I know it’s all over the place already, but I couldn’t resist the opportunity to use this headline. So, um, yeah: Japanese nutritional scientist makes artificial meat from sewage [via MeFi]. I’d rather wait for vat-grown tankmeat, myself, but I guess the ol’ Soylent Brown would look pretty appealing after a few days of poverty-driven starvation…
I’ve always struggled with ethical arguments for vegetarianism*, but bio-economic arguments have a pragmatism that I find myself responding to. In a repeat of a riff that I’ve heard a few times in years previous, Ars Technica has an article discussing a report from the Intergovernmental Panel on Climate Change which suggests that livestock farming is very close to the point of being ecologically sustainable.
Given the source, some of you will no doubt dismiss the concern out of hand… but it’s interesting to note that, yet again, the blame is laid at the feet of the Western world in general, and the US in particular. A liberal-left conspiracy to take The Empire down a peg or two? Or perhaps just an inconvenient truth: there’s only so much planet to go round, after all, and whatever justifications you choose to use, there’s no denying that the West consumes a disproportionate amount of the resources available.
As of the year 2000, the livestock sector—meat, egg, and milk production—is estimated to have contributed 18 percent of anthropogenic greenhouse gas emissions and 63 percent of reactive nitrogen mobilization, and to have consumed 58 percent of net primary productivity. We are already coming dangerously close to the safe operating space in all three areas. If we continue eating animals at the same rate we do now, this model predicts that these figures will rise by 39, 21, and 36 percent, respectively, until the livestock sector uses most of, or exceeds, our safe operating spaces.
So, what to do?
Based on their results, the authors suggest that “reining in growth of this sector should be a policy priority.” They suggest a number of ways to accomplish this. One is to make livestock production more resource-efficient, which is feasible at the level of feed crop production and more cycling of animal manure in lieu of synthetic fertilizers. Another is to encourage people to eat more poultry and fish rather than beef to meet their dietary protein requirements.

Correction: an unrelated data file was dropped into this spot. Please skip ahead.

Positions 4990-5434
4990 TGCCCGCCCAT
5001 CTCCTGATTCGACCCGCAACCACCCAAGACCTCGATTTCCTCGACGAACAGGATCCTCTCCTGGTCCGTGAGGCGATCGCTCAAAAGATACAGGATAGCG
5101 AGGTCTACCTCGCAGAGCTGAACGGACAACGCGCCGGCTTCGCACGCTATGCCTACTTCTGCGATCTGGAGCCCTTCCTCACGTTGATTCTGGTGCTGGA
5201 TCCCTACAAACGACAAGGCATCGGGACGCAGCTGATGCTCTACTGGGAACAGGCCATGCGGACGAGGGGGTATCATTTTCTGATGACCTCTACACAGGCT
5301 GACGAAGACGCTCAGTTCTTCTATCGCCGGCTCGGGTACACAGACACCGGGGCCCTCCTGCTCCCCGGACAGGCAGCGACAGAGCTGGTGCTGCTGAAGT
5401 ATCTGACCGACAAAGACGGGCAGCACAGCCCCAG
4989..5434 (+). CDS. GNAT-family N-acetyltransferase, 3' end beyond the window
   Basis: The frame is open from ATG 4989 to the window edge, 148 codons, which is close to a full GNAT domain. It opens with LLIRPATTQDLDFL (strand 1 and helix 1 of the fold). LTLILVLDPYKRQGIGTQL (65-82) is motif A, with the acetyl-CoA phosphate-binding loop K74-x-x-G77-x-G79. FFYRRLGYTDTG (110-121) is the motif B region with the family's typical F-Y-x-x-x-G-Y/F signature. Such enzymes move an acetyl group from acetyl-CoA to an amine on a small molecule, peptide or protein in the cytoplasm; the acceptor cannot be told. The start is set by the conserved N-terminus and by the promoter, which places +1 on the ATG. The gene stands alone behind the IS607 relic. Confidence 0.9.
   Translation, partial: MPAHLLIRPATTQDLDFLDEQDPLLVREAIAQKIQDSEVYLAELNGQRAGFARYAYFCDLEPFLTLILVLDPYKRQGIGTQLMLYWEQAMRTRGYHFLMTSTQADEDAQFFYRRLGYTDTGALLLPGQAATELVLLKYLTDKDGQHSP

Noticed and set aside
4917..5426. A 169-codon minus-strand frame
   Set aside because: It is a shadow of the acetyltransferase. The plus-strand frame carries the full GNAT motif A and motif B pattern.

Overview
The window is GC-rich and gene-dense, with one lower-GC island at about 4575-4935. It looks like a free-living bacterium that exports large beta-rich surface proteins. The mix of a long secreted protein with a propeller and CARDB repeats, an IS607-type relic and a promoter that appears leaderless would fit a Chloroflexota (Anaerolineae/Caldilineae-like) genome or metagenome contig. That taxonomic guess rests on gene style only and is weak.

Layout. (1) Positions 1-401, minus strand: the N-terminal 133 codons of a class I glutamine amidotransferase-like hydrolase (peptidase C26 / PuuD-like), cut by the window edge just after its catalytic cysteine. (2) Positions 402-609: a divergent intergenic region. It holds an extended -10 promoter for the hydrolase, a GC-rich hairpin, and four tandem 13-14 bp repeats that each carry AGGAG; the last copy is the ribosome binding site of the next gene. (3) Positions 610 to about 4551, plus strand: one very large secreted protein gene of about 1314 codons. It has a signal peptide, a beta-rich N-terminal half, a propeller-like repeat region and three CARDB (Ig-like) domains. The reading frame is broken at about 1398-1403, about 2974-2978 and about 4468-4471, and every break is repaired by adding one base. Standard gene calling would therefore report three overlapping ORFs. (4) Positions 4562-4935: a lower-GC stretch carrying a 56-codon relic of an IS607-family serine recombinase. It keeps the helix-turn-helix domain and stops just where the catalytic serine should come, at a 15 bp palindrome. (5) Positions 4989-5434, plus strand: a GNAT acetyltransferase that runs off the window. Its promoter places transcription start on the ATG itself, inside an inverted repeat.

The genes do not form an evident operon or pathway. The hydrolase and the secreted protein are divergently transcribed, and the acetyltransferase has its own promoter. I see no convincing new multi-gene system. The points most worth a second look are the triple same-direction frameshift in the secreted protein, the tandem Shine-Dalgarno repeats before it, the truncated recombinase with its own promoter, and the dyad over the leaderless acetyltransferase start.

Unfortunately, consumption of meat is currently at twice USDA-recommended levels. Americans have not yet cut down, even thought we know it’s better for our bodies and better for our wallets; it seems doubtful that we would therefore cut down just because it is better for the Earth.
AT points out that the grim storm-cloud on the horizon here is the prospect of increased demand for meat protein in developing nations… which echoes some of the more popular justifications for refusing to limit carbon emissions (“well, they’re not going to slow down, so why should we?”). I’m increasingly convinced that, thanks to the politicising of environmental issues, the only thing that’s going to force a behavioural change on a large scale is economics: we’ll all start eating less meat (and driving more efficient vehicles) when we can no longer afford – as individuals, and as communities – to maintain our current habits.
Whether those economic factors will kick in early enough to prevent the nasty side-effects of running up against resource limits (we’ve had oil wars already, food wars are starting to show, and water wars are a not-too-distant inevitability) remains to be seen. It’s an ugly gamble to have to make as a species, but I rather suspect we’ve left ourselves little other choice.
[ * And there’s my own selfishness, lest anyone think I’m putting myself on some pedestal of righteousness here; the underlying problem with working against the prospect of ecological catastrophe is that we’re all complicit in it, which leads to the inevitable fusillade of finger-pointing as we all try to find someone more at fault than ourselves. Here’s hoping for Doug Coupland’s promise of a species-wide sense of culpability; sooner we get it into our heads that we’re all in the same boat, the sooner we can start solving problems. ]
First came the 3D printer… then came the CandyFab. But the collision of food and fabrication technology continues apace, as Fab@Home devotees start using scallops and turkey “reduced to an extrudable form” (shudder) to print user-designed meat-shapes.
OK, so it’s much cheaper and easier (not to mention commonplace) to just mould reclaimed meats into shapes, and more sophisticated work is being done in the medical sphere toward ‘printing’ new organs (or just growing them [via SentientDevelopments]), but I just couldn’t resist the headline.